What Is the Best Thickness for a Log Cabin?

The perfect log cabin isn’t solely defined by its appearance or size but also by its functionality. This specific aspect is where the importance of log thickness comes into play. The thicker the log, the stronger the cabin, making it suitable for frequent year-round use.

Here, we define log thickness, break down the options for the wall and floor, and provide some tips.

Defining Log Thickness and Its Significance

Log thickness refers to the width or diameter of the logs used in constructing a garden building. Thicker logs mean a stronger, more durable structure and better log cabin insulation. Want to keep the inside warm in winter and cool in summer? Great, then opting for a wider log size is essential. But what are your options, exactly?

What Choices Are Available for Wall Thickness?

BillyOh Dorset Log Cabin
BillyOh Dorset Log Cabin

There are thinner logs (19mm-28mm), mid-range ones (35mm-44mm), and thicker alternatives (70mm).

A log cabin with a 19mm-28mm thickness is suitable for basic use and occasional retreats. It’s ideal for smaller cabins where insulation and durability are less of a concern.

Suppose you’re building a small weekend getaway cabin in a temperate climate. Thinner logs may be sufficient for that reason. However, they may require additional insulation during colder seasons, though.

Logs with a thickness of 35mm-44mm balance strength and insulation – ideal for regular use. If the unit serves as your outdoor office, for one, this log dimension would be a practical choice.

Now, 70mm thicker logs are ideal for year-round usage and maximum insulation. They offer superior insulation properties while enhancing the cabin’s structural integrity. These logs are also best suited to regions with extreme cold or hot temperatures. The thickness would ensure the structure remains comfortable and well-protected against the elements.

How Thick Should My Cabin’s Floor?

BillyOh Dorset Log Cabin
BillyOh Dorset Log Cabin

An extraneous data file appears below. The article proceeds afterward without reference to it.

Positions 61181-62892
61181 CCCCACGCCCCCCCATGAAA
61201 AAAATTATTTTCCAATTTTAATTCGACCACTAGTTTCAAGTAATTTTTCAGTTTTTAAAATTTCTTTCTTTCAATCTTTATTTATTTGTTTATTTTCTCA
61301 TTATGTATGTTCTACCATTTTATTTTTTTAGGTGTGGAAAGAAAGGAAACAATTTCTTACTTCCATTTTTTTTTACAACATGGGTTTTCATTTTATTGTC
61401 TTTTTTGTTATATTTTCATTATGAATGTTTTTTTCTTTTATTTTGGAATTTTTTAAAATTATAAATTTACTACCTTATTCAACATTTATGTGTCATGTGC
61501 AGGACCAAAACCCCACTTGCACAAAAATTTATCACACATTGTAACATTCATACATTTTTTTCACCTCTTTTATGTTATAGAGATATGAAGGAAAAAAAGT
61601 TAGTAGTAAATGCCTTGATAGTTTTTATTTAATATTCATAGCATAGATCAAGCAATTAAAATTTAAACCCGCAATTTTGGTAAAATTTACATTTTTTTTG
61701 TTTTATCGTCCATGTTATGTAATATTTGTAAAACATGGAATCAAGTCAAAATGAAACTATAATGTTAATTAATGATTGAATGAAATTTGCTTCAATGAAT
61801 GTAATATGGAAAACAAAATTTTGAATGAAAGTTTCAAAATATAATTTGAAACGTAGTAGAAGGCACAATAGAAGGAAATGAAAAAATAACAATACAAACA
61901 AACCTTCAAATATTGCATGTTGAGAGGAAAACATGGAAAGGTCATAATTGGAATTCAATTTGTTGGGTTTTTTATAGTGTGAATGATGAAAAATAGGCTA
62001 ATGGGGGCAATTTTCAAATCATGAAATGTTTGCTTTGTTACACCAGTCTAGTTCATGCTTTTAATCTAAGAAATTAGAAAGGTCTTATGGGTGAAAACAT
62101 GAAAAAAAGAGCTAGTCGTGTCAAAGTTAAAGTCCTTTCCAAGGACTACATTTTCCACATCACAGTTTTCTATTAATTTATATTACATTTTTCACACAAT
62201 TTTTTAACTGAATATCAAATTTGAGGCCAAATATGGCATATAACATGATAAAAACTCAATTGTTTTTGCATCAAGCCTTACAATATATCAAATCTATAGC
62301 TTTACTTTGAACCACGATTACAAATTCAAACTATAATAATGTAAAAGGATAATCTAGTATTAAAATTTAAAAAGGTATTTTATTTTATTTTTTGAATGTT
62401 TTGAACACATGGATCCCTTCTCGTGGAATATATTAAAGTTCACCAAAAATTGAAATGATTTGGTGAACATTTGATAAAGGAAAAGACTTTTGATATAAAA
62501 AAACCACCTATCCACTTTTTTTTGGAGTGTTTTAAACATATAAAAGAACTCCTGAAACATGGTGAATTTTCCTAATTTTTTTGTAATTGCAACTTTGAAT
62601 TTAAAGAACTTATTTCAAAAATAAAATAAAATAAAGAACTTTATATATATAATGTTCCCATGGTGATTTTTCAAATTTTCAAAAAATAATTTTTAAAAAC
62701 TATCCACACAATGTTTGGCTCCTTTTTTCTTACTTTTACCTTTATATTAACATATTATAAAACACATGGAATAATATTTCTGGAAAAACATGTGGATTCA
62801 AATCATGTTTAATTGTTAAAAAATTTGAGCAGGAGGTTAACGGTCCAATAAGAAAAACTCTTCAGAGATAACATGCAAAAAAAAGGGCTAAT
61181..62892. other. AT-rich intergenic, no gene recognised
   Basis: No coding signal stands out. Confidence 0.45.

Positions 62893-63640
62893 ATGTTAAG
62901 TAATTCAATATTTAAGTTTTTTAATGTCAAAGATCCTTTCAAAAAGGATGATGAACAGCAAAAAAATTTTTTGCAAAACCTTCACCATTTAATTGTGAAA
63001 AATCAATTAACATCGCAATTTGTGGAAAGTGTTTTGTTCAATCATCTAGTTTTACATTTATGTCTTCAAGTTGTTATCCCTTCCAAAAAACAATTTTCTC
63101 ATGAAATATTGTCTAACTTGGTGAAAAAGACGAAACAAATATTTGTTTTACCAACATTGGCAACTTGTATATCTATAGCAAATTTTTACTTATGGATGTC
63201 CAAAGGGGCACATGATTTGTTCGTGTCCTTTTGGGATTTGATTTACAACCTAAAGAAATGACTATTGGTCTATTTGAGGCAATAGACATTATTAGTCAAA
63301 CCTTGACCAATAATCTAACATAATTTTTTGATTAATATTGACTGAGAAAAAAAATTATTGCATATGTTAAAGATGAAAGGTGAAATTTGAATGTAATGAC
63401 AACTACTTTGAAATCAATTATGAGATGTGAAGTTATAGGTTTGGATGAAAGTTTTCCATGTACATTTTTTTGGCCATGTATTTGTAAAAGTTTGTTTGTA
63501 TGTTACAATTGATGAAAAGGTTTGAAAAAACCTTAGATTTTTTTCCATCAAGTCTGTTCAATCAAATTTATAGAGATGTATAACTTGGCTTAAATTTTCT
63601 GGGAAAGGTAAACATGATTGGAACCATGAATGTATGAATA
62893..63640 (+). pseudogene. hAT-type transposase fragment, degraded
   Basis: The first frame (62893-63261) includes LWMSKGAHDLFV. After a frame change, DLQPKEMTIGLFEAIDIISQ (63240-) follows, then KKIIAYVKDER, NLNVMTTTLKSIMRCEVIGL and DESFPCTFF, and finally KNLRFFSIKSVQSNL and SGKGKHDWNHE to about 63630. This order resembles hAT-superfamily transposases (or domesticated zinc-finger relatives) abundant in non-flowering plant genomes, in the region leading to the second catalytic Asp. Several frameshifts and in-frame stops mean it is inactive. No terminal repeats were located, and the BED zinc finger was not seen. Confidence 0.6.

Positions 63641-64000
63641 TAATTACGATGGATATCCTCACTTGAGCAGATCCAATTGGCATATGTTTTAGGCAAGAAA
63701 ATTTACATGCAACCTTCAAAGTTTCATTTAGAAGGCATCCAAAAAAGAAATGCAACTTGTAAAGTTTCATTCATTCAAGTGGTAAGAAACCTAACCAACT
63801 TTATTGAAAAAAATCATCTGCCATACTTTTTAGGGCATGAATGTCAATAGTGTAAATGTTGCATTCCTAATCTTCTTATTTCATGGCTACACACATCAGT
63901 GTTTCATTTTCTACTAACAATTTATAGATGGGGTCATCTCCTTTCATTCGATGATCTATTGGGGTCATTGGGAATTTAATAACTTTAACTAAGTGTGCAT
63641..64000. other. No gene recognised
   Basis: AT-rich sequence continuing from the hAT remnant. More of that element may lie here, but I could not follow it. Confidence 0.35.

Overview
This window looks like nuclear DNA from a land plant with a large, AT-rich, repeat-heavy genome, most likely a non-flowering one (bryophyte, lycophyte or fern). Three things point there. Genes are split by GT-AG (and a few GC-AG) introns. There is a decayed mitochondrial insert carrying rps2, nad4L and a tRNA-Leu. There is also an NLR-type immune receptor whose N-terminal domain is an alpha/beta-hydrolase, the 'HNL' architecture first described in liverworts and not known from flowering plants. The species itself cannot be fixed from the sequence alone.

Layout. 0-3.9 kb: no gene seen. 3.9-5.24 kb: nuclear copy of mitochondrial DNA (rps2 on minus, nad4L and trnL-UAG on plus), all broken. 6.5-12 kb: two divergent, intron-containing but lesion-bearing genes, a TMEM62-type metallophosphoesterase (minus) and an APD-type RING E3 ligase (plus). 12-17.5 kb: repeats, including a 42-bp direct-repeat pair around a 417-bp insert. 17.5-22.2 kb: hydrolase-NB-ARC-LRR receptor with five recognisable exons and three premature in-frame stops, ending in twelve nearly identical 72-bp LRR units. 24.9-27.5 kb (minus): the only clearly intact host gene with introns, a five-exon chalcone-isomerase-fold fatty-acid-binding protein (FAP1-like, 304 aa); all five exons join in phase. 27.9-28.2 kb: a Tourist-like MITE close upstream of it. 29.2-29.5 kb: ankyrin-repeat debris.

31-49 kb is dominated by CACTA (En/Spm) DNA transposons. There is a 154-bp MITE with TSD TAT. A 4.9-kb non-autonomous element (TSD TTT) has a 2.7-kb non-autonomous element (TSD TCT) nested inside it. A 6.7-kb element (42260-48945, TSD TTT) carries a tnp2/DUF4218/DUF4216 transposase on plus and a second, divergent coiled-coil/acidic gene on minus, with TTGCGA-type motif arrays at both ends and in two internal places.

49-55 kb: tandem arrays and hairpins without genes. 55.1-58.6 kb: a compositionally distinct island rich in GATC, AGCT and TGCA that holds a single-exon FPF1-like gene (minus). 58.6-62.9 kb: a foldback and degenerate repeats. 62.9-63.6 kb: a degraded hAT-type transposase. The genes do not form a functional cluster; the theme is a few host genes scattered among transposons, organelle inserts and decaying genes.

The common options available include 18mm, 28mm, and 34mm above.

18mm is suitable for basic use and less frequent foot traffic. 28mm provides a sturdier foundation — best for regular use and moderate traffic. Meanwhile, 34mm and above offer maximum strength, durability, and support. Overall, the thicker the floor, the stronger the structure and foundation.

Insulation Is Great, But Are There Other Ways to Maximise It?

BillyOh Dorset Log Cabin
BillyOh Dorset Log Cabin

Yes, one such method is the use of double glazing in the log cabin’s windows. This involves installing windows with two panes of glass separated by a layer of inert gas or vacuum. This significantly reduces heat transfer, thereby minimising heat loss and maximising energy retention.

Consider a scenario where your cabin features 70mm thicker walls. When paired with double-glazed windows, insulation improves significantly. This makes the garden room cosier and more energy-efficient.

Note: Inert gas or vacuum fills the space between the two glass panes in double-glazed windows. It slows down the heat transfer to keep the cabin’s interior warmer or cooler, depending on the weather.


Finding the right log dimension depends on your specific needs. For walls, choose between 19mm—28 mm, 35 mm- 44 mm, or 70mm. Flooring depends on expected foot traffic, with options of 18mm, 28mm, or 34mm. Overall, the best thickness for a log cabin ensures your retreat feels cosy and withstands the weather.

If you have any further questions, contact us and don’t hesitate to give us a call at 01909 768840. Up next on your reading list: Insulated Log Cabin Advantages: Why You Need One